Two years into my first job, I found the first painting that I would fall in love with. The piece was hanging in a South Park restaurant that I frequented for lunch. It was $1500 and I was making $40K a year with school loans up the wazoo. I didn't know at the time that it was love, but I know now because I've never forgotten the painting. A few years later I came across a Charmaine Olivia oil painting that I absolutely adored. But I still couldn't commit to the high price tag. Instead I purchased a print version of it that's now in my living room. But when you love something, having the replica is not the same as having the original.
Fast forward to just a few months ago and a better spending income, Gregory Siff had an incredible limited edition piece (he was making 20, each slightly different than the last) that I wavered on for several weeks. Should I, shouldn't I? When I finally decided to bite the bullet, the pieces had sold out. Rather sucky but lesson learned, if I was ever going to own real artwork, I'd have to commit and commit fast. Luckily through my bits of research I'm finding the art world is increasingly becoming more accessible with online artist shops and curated sites providing buyers with more choices. Buying art has never been easier.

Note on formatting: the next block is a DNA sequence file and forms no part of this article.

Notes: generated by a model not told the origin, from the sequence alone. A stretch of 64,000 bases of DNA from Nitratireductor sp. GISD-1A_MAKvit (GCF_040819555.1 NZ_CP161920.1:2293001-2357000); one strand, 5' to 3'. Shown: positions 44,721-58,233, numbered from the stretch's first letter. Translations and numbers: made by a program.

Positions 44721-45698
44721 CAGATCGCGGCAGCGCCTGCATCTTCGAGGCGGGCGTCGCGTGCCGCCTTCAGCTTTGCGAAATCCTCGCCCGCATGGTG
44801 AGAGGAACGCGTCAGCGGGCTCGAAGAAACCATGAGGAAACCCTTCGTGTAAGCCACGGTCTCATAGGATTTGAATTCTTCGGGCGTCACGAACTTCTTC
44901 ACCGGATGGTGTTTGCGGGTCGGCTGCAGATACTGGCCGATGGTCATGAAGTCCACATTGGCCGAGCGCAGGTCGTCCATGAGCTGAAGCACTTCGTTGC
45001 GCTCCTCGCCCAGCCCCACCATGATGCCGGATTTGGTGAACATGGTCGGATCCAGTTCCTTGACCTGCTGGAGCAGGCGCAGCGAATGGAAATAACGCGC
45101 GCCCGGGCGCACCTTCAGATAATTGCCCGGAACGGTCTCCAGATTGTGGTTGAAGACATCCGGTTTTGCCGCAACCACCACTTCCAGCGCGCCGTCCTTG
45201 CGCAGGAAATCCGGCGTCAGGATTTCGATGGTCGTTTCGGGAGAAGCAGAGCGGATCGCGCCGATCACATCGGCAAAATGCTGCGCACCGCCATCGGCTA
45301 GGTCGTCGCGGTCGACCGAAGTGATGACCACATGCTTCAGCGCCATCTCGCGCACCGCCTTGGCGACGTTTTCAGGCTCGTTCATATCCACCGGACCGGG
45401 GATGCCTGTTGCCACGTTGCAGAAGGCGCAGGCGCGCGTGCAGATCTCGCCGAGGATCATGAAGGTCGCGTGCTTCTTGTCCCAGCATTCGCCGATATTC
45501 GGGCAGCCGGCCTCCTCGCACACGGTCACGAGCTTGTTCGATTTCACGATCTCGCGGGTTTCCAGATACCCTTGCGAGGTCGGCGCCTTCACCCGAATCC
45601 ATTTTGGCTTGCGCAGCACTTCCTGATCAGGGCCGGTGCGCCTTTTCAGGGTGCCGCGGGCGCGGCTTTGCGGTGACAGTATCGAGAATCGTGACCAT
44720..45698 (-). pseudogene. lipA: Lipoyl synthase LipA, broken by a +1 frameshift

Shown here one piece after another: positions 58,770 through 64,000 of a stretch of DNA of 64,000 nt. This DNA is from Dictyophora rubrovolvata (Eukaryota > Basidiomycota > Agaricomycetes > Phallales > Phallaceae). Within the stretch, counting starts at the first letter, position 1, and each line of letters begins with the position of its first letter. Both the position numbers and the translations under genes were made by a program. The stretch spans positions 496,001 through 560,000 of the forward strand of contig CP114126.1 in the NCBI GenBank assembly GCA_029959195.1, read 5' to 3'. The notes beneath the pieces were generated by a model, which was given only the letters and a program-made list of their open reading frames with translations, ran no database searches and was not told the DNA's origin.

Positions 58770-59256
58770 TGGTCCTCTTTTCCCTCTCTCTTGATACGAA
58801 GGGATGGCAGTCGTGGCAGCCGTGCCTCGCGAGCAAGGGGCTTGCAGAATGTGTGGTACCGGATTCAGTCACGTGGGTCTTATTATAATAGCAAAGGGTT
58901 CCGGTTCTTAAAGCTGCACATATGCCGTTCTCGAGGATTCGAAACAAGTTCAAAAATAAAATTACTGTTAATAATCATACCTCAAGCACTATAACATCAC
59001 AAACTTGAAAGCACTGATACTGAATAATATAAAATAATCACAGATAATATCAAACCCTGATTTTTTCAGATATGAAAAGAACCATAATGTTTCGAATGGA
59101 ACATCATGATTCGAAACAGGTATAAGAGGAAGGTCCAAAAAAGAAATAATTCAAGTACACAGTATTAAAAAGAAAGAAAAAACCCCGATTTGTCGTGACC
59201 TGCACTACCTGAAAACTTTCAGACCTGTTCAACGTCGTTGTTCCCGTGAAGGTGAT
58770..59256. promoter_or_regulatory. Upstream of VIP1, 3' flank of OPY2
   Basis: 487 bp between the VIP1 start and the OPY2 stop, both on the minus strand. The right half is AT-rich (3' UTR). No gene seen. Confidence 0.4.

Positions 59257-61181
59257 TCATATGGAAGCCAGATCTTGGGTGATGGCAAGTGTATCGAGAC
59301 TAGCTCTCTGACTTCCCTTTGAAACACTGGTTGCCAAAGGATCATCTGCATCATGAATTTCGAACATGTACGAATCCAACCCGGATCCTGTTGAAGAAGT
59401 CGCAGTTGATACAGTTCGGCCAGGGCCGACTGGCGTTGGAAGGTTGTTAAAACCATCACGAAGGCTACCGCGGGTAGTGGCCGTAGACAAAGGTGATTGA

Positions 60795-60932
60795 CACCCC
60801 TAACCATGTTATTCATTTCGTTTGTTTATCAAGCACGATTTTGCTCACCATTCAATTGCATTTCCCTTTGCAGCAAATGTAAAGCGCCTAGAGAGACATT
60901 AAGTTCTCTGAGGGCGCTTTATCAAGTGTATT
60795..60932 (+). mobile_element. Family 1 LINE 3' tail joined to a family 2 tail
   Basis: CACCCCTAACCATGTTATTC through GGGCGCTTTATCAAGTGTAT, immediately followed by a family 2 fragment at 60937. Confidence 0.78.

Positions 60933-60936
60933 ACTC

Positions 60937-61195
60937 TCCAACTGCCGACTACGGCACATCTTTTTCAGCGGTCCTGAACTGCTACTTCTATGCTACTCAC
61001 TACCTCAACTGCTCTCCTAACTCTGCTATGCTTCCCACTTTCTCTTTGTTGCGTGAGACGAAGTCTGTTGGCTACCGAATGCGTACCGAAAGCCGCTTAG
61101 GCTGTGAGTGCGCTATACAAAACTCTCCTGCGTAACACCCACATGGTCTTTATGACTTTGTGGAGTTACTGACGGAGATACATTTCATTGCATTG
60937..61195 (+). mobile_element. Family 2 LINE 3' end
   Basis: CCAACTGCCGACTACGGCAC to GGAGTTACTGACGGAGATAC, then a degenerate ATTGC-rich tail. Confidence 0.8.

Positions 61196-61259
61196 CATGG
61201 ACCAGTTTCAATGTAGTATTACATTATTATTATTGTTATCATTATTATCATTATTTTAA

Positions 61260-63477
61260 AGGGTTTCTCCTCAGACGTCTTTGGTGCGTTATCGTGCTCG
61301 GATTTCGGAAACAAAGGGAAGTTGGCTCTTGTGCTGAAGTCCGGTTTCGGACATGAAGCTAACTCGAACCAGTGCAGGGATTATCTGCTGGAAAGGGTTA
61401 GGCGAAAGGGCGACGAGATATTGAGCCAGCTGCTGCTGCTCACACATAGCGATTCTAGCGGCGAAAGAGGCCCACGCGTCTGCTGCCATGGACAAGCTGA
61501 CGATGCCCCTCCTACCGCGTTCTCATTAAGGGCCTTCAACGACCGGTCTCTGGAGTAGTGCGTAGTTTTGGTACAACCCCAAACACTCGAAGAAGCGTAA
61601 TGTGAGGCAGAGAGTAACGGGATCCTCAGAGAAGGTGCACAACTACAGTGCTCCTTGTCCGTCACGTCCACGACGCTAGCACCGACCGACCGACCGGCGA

A friend introduced me to Uprise Art which he's used to rent art for his startup. Rent to buy, or "invest-over-time" is the the non-commital way to work your way up to owning a piece. Membership is free, purchase immediately or pay $50/piece per month. I'm currently eyeing this collage, Spirit (Horizons over Horizons) by William Crump.
The try-before-you-buy model isn't new. There are several other sites like Turning Art and Artsicle. Artsicle launched two years ago and has nice tools for the newbie buyer. There's a style test when you sign-on, which I thought was a bit silly until they gave me my results. Pretty accurate as I do consider myself to be the modern girl ;) You can browse artwork using a hot or not discovery game, midly entertaining but it's much better to jump into the galleries. I'm really liking Margaret Withers, tromping with blazing red stairs the coys shyly moved and Hyu Jeong, Phenomenon II.
My favorite site for browsing is Saatchi Online. It's an extension of the Saatchi Gallery in London which houses contemporary art, presenting work by largely unseen young artists or international artists that have rarely or never shown in the UK. Am loving this giclée print by Magnus Gjoen, Flowers Grow Out of Dark Moments ltd ed. Too bad it already sold and only for $450!
For those with the money or already collecting, I recently discovered Paddle8. The site offers curated auctions and partners with non-profits on benefit auctions, offering collectors the chance to bid on carefully sourced works. This is the crème de la crème. The screenprint from Banksy, Laugh Now, 2003 is estimated at $8K-$10K and Jeff Koons, Balloons Dog (red), 1995 is worth $10K-$15K.
Yep, that's a lot of money for balls.